The “bro science” that permeates every corner of the internet and your local globo-gym locker room will often tell you to ‘de-load’ or ‘back off’ on a regular basis – typically every 4, 6, or 12 weeks (these things tend to vary depending on the bro feeding you the information). In any case, for most lifters this is entirely unnecessary.
The truly advanced will either know their bodies well enough to back off when the time is right, or have a de-load scheduled in accordance with their competition or performance goals.
For less advanced individuals (read: the majority of the population) de-load weeks should come less frequently. What I would suggest instead is an ‘inverted week.’ It’s a concept I’ve been seeing more and more lately so I decided to test it out on myself and was pretty pleased with the results.
The premise is to essentially flip the scrip on whatever you are currently doing in the gym. For example, I tend to focus on strength focus, and then increase volume to build muscle later in the workout. For the sake of academics we’ll take a look at my first upper body day of the week.
To ‘flip the script’ I took my typical ‘low-rep, high weight’ bench session and reduced the weight while increasing the volume. This achieved a number of goals; it took a great deal of stress off of my central nervous system, pumped more blood and nutrients into my chest, shoulders, and triceps, allowed me to build a bit more muscle through increased time under tension, and gave me a chance to really groove my bench technique thanks to the increased volume.
So a bench day that normally consisted of a 1-3 rep max followed by 3 sets of 3 to 5 reps, became 3 sets of 8 to 10. The reduced neural fatigue also allowed me to increase the intensity a bit on assistance exercises (after benching I typically perform high rep sets of DB Presses, Flies, Inverted Rows, Pullovers, and Curls).
Increasing the intensity on assistance movements will be entirely up to you, and dependent on how your body feels. If you really do feel the need to back off, then reduce the weight, increase the reps, and ‘focus on the squeeze.’ If, on the other hand, you feel incredibly fresh and ready to conquer the world then feel free to ratchet up the intensity and marvel at the skin splitting pump and increased size gains.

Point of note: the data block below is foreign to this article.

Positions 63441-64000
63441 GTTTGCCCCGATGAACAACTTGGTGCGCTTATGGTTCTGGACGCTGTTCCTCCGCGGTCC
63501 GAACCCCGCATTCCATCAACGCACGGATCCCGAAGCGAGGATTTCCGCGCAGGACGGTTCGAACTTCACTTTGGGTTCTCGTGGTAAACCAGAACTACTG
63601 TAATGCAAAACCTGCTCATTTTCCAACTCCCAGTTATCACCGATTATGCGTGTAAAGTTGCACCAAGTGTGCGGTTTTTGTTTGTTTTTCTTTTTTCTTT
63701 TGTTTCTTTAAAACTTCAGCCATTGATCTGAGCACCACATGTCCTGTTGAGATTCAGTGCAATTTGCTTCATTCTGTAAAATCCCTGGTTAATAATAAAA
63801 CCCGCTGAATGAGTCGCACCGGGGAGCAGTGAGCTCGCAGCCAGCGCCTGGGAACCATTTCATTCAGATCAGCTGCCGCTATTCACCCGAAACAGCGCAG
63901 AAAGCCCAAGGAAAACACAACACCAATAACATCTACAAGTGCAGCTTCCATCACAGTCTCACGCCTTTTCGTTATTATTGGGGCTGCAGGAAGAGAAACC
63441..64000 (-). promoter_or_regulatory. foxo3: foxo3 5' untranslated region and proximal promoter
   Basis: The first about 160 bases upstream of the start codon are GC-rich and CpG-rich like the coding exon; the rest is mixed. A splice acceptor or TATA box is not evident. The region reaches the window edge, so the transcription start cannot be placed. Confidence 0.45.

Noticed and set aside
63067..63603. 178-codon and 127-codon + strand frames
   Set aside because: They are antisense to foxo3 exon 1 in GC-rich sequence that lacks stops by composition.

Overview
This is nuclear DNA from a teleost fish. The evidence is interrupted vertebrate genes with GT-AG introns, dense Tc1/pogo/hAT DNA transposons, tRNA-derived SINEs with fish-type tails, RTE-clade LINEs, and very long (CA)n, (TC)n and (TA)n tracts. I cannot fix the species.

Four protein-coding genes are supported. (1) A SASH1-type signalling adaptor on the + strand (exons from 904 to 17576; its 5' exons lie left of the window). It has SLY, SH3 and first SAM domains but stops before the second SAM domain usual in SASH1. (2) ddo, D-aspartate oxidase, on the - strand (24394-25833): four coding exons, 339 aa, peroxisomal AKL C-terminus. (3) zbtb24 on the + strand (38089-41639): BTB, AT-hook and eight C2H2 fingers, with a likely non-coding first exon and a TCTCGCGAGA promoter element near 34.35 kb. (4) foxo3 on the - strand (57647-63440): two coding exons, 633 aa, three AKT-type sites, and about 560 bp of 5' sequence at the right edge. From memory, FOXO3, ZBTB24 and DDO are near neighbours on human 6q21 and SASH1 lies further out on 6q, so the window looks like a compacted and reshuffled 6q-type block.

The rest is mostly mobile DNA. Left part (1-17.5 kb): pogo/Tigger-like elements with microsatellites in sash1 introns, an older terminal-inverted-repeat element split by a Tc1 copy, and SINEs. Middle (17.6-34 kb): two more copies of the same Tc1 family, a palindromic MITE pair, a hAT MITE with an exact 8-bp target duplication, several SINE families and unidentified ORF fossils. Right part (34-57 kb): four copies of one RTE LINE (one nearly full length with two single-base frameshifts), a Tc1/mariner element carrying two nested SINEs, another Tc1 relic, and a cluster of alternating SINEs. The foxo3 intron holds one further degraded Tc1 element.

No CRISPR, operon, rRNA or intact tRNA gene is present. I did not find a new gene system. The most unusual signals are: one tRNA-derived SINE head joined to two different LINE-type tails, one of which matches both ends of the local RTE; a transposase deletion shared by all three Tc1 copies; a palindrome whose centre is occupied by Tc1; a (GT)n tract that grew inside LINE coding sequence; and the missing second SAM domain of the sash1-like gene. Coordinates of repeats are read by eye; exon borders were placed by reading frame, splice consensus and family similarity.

The opposite will also work. Going from a bodybuilding style workout to a strength template (but using the same movements) for a week or two can help to fire up your nervous system, and create some slight strength gains. The nice thing about strength gains for a bodybuilder is that even a slight improvement can create a nice boost in muscle mass (the muscle gets stronger, the lifter goes back to the bodybuilding program, uses a heavier weight thanks to improved strength, creates more microtrauma, and builds more new muscle).
If you must deload – which really doesn’t need to be done that often – then try this on for size. Drop your main lift – squat, bench, dead, etc. down to an absurdly manageable weight (something like 50 to 60 percent of your one rep max) and perform 3 sets of 5. For the rest of the workout perform your typical assistance exercises, but reduce the number of sets while keeping the number of reps constant (3 sets of 10 becomes 2 sets of 15). This allows you to pump up the muscle for a nice recovery boost, without going so hard as to fatigue your body any more than it already is. Feel free to mix things up with some body weight exercises, band work, or other low impact activity – shooting foul shots, playing catch, going for a long relaxing walk – that you might not typically get a chance to perform.